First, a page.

https://www.amazon.com/Historical-Brewing-Techniques-Lost-Farmhouse/dp/1938469550/
 
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applescrap

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I don't know if you were fishing for this but the answer, imo, is that mash temp within reason does not matter. To me this is all but common knowledge at this point. Two key thoughts are within reason and I am talking about real taste not scientific data. I am aware of differences that can be found With scientific tools. I have had people on this forum tell me they can tell 1゚ mash difference in taste. This has happened maybe 10 times or so in these discussions over the years.


I saw you post an Ethiopian video of some kind. I didnt see it yet, but I am going to go off topic for 2nd, but a little on topic. See women were the main brewers on every country on the planet until the industrialized revolution, iirc. To which my wife responded correctly, of course they were. But when us men took over, Well h*** now you can get a college degree in brewing science. I'm not so sure it varies much from any other science endeavor in college.

The other answer to your question is that I have seen a recipe, i think it was Washington's small beer that called for adding the grains when the stean made it impossible to see your face in the water.

No need to start some huge argument here. I know that I am in the minority of this thinking. I have seen your rigs and how they can control mash temp to exact numbers. I know that you make better beer than me because of that and all the rest of your insults. I think a simple I disagree would be enough. I Have seen some really long step mashes schedules that I believe might be new and interesting. And that might be a place for another discussion.
 
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kh54s10

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There is a brew where the village people chew leaves and spit into a container. Then they let it ferment........
 

applescrap

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Not one village, thousands of them iiac. All across the south pacific. I think it is called kava or something. The drink is like a numming drug iirc, and with modern times is beginning to be made without the chewing and spitting ritual. It is interesting and would be worth a google.

Edit here is a little history to wet the whistle (pun intended).

https://kava.com/articles/history/


There is a brew where the village people chew leaves and spit into a container. Then they let it ferment........
 

Qhrumphf

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There is a brew where the village people chew leaves and spit into a container. Then they let it ferment........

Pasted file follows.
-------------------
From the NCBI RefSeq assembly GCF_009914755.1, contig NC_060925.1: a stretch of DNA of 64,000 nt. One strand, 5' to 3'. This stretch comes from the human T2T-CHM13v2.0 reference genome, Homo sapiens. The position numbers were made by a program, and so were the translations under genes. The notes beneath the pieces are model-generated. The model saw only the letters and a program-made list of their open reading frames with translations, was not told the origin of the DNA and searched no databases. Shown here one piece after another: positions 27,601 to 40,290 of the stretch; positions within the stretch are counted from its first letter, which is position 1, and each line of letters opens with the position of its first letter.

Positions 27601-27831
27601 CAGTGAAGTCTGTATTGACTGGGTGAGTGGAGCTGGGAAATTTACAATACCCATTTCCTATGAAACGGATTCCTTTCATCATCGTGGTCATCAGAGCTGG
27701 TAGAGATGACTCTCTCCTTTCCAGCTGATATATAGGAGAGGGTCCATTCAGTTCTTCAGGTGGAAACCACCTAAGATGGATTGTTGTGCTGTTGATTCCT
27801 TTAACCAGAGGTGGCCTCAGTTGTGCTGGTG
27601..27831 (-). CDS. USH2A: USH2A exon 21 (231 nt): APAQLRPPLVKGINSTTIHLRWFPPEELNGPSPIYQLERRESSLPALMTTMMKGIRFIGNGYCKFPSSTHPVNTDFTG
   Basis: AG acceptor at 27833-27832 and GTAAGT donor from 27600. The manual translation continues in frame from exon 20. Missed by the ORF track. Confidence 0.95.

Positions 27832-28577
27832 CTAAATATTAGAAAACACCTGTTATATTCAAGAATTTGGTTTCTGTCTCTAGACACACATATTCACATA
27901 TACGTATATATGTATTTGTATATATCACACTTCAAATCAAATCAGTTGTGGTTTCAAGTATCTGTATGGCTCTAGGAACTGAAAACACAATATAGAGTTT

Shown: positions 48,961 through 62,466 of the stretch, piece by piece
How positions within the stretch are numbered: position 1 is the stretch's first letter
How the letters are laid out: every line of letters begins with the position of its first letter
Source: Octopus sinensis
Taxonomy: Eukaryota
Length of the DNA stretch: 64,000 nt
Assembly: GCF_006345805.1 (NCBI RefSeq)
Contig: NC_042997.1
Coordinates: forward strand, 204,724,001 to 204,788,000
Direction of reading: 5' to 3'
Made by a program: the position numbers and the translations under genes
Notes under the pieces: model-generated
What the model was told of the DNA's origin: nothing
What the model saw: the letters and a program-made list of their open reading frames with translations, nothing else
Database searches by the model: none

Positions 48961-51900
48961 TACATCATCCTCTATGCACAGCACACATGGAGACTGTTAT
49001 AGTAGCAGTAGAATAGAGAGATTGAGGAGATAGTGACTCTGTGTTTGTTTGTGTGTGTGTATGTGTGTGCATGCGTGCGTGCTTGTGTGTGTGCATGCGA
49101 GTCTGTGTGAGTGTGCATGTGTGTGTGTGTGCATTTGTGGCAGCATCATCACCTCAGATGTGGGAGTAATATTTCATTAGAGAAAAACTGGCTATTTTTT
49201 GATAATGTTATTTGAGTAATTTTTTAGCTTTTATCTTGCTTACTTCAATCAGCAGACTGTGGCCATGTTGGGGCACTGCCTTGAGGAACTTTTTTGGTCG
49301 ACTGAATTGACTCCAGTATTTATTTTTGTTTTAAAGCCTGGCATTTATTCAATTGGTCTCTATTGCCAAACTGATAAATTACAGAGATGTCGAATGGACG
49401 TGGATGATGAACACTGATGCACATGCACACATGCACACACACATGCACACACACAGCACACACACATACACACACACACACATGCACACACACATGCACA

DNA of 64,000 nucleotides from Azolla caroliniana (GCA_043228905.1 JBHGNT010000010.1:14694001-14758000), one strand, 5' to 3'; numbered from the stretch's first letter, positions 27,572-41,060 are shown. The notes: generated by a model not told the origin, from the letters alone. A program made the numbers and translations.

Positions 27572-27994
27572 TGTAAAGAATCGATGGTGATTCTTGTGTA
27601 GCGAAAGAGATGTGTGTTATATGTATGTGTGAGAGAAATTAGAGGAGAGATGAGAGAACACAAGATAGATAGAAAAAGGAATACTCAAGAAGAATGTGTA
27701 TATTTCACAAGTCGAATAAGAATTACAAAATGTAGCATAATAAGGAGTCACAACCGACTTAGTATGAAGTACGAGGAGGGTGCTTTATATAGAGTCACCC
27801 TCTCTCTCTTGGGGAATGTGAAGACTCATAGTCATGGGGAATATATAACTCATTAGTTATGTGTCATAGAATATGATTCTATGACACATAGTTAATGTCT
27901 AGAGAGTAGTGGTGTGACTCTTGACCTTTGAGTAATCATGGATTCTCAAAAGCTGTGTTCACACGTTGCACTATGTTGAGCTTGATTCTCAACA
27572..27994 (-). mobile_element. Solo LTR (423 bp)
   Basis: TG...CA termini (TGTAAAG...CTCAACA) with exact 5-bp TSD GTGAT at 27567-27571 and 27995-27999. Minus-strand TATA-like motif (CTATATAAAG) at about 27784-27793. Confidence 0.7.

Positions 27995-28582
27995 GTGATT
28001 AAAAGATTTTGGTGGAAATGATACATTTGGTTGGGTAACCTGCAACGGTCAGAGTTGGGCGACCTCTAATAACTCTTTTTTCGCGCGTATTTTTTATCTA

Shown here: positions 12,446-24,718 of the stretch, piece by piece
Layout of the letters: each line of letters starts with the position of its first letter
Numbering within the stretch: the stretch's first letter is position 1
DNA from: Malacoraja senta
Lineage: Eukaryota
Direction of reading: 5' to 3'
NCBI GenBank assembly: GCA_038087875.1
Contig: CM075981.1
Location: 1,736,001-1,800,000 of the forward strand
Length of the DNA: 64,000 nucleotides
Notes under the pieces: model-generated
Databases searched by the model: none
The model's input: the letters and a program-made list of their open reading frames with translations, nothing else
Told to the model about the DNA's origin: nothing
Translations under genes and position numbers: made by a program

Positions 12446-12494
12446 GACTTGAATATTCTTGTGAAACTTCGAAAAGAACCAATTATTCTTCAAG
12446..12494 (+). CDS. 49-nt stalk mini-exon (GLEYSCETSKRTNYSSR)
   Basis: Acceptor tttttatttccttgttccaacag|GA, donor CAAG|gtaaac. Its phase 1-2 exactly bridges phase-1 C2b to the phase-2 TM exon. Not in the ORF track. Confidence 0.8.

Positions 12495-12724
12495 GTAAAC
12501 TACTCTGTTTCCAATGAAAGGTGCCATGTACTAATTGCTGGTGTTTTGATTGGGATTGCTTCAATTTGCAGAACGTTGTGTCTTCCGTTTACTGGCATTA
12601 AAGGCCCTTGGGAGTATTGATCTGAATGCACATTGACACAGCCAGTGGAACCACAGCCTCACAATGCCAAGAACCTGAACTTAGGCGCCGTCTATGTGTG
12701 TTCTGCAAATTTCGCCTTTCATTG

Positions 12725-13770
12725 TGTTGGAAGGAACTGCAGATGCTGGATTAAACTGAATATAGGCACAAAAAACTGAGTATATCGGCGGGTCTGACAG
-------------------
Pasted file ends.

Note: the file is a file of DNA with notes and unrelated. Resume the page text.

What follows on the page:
Thought it was corn (chicha). And enzymes from saliva made up for a lack of malting. But these days the corn is now malted and the chewing practice isn't common any more. At least that's my recollection.
 

Zuljin

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Do the village people make this brew at the YMCA?
Drunk man, there's a place you can brew
I said drunk man, where you can mash in your dough
You can brew there, and I'm sure you will find
Man-ny ways to sparge a good tun
It's fun to brew at the Y.M.C.A.
It's fun to brew at the Y.M.C.A.
:ban:
 

monkeymakoy

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Sorry to bump this thread, as I'm having the exact problem today. My thermometer just gave up on me, and I'm not willing to re-schedule brew day....

I'm planning to boil some water (therefore reaching a known temp of 100C), then adding in some room temp water (~22C where I'm at). I guess I can calculate the strike temp from knowing the volume of each liquid.........

Google gave me this:
T(final) = [(mass of liquid 1 * T_liquid 1) + (mass of liquid 2 * T_liquid 2) / (mass 1 + mass 2)]
 
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bracconiere

bracconiere

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Sorry to bump this thread,

how do you mash, and do you have a hydrometer? if i was trying to brew a brew with my cooler. i'd get the strike water warmish/hot after a second or two hot. dump my grain in. then take a gravity of the runoff, start doing decoctions till the gravity was increasing the most between tests. then let rest and then sparge. and i'd do hops by smell.

and Welcome! :mug:

and be sure to post that in the https://www.homebrewtalk.com/threads/how-did-you-find-us.11455/page-98#post-9002456 thread

"

Google gave me this:
T(final) = [(mass of liquid 1 * T_liquid 1) + (mass of liquid 2 * T_liquid 2) / (mass 1 + mass 2)]


"

that'd be the best ever! ;) are you hitting on @doug293cz ?